This chapter develops an upshot of the dispositional theory, which is that causal claims will have a different logic to that of identity claims and essentialist claims. All of these have been expressed in universally quantified conditionals but doing so disguises some key distinctions. A distinction is drawn between conditional and categorical claims and it is shown that the two relate differently to matters of counterexample, inductive inference and necessity.
The chapter develops the idea that there is a sui generis, irreducible dispositional modality involved in causation. Causes dispose towards their effects in a way that is more than purely contingent but less than purely necessary. Although this modality cannot be analysed, we can identify some of the inferences that it sustains. In addition, we can understand the modality by analogy with normativity and intentionality. It goes too far to say that dispositionality can be explained in terms of normativity (as Lowe does) or intentionality (as Molnar does). We take dispositionality to be the more basic of these notions.
That dispositionality cannot be analysed does not automatically make it problematic. Not all concepts can be analysed and some are instead known directly from experience. This chapter considers the case for our knowledge of the dispositional modality being gained empirically. There is a particular focus on bodily experiences drawing attention to the fact that we are both causal patients and agents. This will be crucial because we need two elements to understand dispositionality: 1. that a power disposes in a certain direction, which we understand when it acts upon us, and 2. that a power can be prevented from manifesting, which we understand when we resist it.
This chapter considers some examples of biological causation and it is argued that biology exemplifies the general nature of causation developed in the book. An adequate understanding of the causal role of for instance genes seems to require acknowledgment of complexity and context-sensitivity, two key notions that are emphasised in the dispositional account. Genes, it is argued, operate in a dispositional way.
'Årsaker som Tendenser', Salongen, October 2011
1. Passing Powers Around
1.1 Causes and powers
1.2 Causal dispositionalism
1.3 Millian causes
1.4 Particular and general causal claims
1.5 The attack on causation
2. Modelling Causes as Vectors
2.1 The neuron and the vector
2.2 What’s so wrong with neuron diagrams?
2.3 The vector and the quality space
2.4 Composition of causes and vector addition
2.5 What the vector model explains: standard cases
2.6 Mutual manifestation and single powers
2.7 Realism about component powers
2.8 Multi-dimensional cases
2.9 The model as a heuristic
3. Against Necessity
3.1 Explaining the familiar by the obscure
3.2 ‘There is a necessary connexion to be taken into consideration’
3.3 The case for causal necessitarianism
3.4 Interference and prevention
3.5 Antecedent strengthening
3.6 Other anti-necessitarians
3.7 Is addition just subtraction in disguise?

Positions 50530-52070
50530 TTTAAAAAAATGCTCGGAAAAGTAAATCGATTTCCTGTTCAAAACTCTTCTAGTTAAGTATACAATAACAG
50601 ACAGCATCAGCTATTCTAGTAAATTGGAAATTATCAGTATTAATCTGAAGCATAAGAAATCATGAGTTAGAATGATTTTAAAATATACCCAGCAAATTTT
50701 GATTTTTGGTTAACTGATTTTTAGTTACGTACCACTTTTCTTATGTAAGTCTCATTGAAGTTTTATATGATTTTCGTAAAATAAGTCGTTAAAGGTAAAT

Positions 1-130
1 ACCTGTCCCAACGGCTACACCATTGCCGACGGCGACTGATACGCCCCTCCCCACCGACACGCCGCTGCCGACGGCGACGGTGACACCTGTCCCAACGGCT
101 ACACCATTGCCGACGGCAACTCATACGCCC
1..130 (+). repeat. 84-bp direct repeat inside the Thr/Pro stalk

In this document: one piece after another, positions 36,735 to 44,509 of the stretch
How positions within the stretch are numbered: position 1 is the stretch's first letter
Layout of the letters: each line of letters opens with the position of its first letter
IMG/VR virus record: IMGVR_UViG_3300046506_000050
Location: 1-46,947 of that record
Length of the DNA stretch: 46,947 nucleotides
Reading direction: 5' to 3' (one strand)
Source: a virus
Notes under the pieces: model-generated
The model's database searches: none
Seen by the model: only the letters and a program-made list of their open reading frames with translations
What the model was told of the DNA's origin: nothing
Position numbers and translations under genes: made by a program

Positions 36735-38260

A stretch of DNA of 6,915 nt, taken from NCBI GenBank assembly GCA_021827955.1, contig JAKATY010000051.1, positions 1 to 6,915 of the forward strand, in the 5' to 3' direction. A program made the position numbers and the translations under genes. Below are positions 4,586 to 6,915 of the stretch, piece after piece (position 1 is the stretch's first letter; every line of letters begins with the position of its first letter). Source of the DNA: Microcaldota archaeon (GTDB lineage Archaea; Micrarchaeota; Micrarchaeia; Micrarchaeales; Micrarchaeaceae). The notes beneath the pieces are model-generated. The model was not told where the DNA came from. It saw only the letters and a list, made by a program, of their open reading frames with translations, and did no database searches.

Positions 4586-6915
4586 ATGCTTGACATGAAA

3.8 What if there is no interferer?
3.9 Shouldn’t we just include more?
3.10 Can we exclude all interferers?
3.11 How can there be causal production without necessitation?
3.12 What if determinism is true?
3.13 Probabilistic causation and multi-directional powers
3.14 The new necessitarianism
3.15 Causal necessitarianism jettisoned
4. Reductionism, Holism and Emergence
4.1 The composition of causes
4.2 Alleged problem cases for the vector model
4.3 Some possible replies
4.4 What type of emergence do we have when powers collide?
4.5 Emergent powers
5.1 The causal relation
5.2 Temporal priority
5.3 Problems with temporal priority
5.4 Simultaneity of cause and effect
5.5 Objections to simultaneous causation
5.6 A sweet solution
6. Explanation, Absences and Counterfactuals
6.1 Epistemology and metaphysics
6.6 Inductive inference
6.7 Causation by absence
6.8 Causal counterfactuals
7. The Logic of Causation
7.1 Relating cause to effect
7.2 Distinguishing causal claims
7.3 Some causal and non-causal claims
7.4 Hypothetical versus categorical
7.5 Prevention, induction, and ceteris paribus clauses
8. Primitive Modality
8.1 Something in between
8.2 Dispositions and necessity
8.3 What if everything is necessary?
8.4 Dispositions and possibility
8.5 Dispositionality as natural possibility
8.6 Dispositionality and normativity
8.7 Dispositionality and intentionality
8.8 Intentionality and normativity are dispositional notions
8.9 Dispositionality as a selection function
8.10 The conditional analysis
9. Perceiving Causes
9.1 Primitive but empirically grounded
9.2 Causal judgements and perceptions
9.3 Where can we find the causal connection?
9.4 Bodily perception
9.5 Constant conjunction between willing and acting? 9.6 A reunificationist account of agency
9.7 The sense of proprioception
9.8 Perception and the dispositional modality
9.9 Dispositional modality is the best known
10. A Biologically Disposed Theory of Causation
10.1 A Reflective Equilibrium
10.2 Why not physics?
10.3 The central features of causal dispositionalism
10.4 Powers in biological explanation
10.5 Complexity, polygeny and pleiotropy
10.6 Context-sensitivity, plasticity and flexibility
10.7 Thresholds in biology
10.8 Emergence, holism and nonlinearity
10.10 Defeasible prediction
10.11 Dispositional modality
Conclusion of this book